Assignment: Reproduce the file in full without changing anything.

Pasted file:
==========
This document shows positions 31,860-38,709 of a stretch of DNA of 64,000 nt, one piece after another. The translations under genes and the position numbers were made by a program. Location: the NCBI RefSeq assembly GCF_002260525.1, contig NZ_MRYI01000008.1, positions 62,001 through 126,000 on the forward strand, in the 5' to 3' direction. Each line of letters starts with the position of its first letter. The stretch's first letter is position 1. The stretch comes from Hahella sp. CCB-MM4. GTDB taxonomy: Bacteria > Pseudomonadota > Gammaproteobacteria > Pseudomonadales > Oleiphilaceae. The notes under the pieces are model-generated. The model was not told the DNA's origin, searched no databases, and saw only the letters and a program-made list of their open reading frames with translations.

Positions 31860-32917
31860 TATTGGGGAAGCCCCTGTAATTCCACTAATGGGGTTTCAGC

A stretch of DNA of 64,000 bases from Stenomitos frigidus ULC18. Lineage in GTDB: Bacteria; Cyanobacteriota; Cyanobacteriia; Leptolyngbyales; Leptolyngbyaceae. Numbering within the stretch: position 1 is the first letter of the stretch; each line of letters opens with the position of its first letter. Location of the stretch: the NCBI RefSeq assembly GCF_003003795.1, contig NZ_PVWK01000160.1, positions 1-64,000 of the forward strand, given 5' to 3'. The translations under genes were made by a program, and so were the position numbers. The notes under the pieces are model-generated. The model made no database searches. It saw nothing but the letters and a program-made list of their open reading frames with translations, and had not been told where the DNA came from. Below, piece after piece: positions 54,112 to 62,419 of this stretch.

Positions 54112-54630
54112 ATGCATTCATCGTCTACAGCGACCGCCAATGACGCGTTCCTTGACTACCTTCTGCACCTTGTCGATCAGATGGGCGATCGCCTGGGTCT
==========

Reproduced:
This document shows positions 31,860-38,709 of a stretch of DNA of 64,000 nt, one piece after another. The translations under genes and the position numbers were made by a program. Location: the NCBI RefSeq assembly GCF_002260525.1, contig NZ_MRYI01000008.1, positions 62,001 through 126,000 on the forward strand, in the 5' to 3' direction. Each line of letters starts with the position of its first letter. The stretch's first letter is position 1. The stretch comes from Hahella sp. CCB-MM4. GTDB taxonomy: Bacteria > Pseudomonadota > Gammaproteobacteria > Pseudomonadales > Oleiphilaceae. The notes under the pieces are model-generated. The model was not told the DNA's origin, searched no databases, and saw only the letters and a program-made list of their open reading frames with translations.

Positions 31860-32917
31860 TATTGGGGAAGCCCCTGTAATTCCACTAATGGGGTTTCAGC

A stretch of DNA of 64,000 bases from Stenomitos frigidus ULC18. Lineage in GTDB: Bacteria; Cyanobacteriota; Cyanobacteriia; Leptolyngbyales; Leptolyngbyaceae. Numbering within the stretch: position 1 is the first letter of the stretch; each line of letters opens with the position of its first letter. Location of the stretch: the NCBI RefSeq assembly GCF_003003795.1, contig NZ_PVWK01000160.1, positions 1-64,000 of the forward strand, given 5' to 3'. The translations under genes were made by a program, and so were the position numbers. The notes under the pieces are model-generated. The model made no database searches. It saw nothing but the letters and a program-made list of their open reading frames with translations, and had not been told where the DNA came from. Below, piece after piece: positions 54,112 to 62,419 of this stretch.

Positions 54112-54630
54112 ATGCATTCATCGTCTACAGCGACCGCCAATGACGCGTTCCTTGACTACCTTCTGCACCTTGTCGATCAGATGGGCGATCGCCTGGGTCT